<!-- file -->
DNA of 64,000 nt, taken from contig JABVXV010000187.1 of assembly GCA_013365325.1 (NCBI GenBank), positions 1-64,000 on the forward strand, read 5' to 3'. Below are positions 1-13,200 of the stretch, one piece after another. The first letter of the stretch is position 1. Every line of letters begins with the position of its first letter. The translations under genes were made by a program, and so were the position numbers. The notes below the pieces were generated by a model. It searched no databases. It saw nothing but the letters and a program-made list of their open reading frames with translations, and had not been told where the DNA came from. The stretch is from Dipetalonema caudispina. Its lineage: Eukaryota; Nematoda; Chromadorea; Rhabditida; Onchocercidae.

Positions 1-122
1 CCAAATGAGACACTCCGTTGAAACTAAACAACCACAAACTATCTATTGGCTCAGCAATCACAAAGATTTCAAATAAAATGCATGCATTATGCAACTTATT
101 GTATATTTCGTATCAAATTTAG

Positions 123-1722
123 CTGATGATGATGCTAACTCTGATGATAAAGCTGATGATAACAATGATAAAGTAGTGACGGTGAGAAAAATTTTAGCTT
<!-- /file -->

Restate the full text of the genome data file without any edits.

DNA of 64,000 nt, taken from contig JABVXV010000187.1 of assembly GCA_013365325.1 (NCBI GenBank), positions 1-64,000 on the forward strand, read 5' to 3'. Below are positions 1-13,200 of the stretch, one piece after another. The first letter of the stretch is position 1. Every line of letters begins with the position of its first letter. The translations under genes were made by a program, and so were the position numbers. The notes below the pieces were generated by a model. It searched no databases. It saw nothing but the letters and a program-made list of their open reading frames with translations, and had not been told where the DNA came from. The stretch is from Dipetalonema caudispina. Its lineage: Eukaryota; Nematoda; Chromadorea; Rhabditida; Onchocercidae.

Positions 1-122
1 CCAAATGAGACACTCCGTTGAAACTAAACAACCACAAACTATCTATTGGCTCAGCAATCACAAAGATTTCAAATAAAATGCATGCATTATGCAACTTATT
101 GTATATTTCGTATCAAATTTAG

Positions 123-1722
123 CTGATGATGATGCTAACTCTGATGATAAAGCTGATGATAACAATGATAAAGTAGTGACGGTGAGAAAAATTTTAGCTT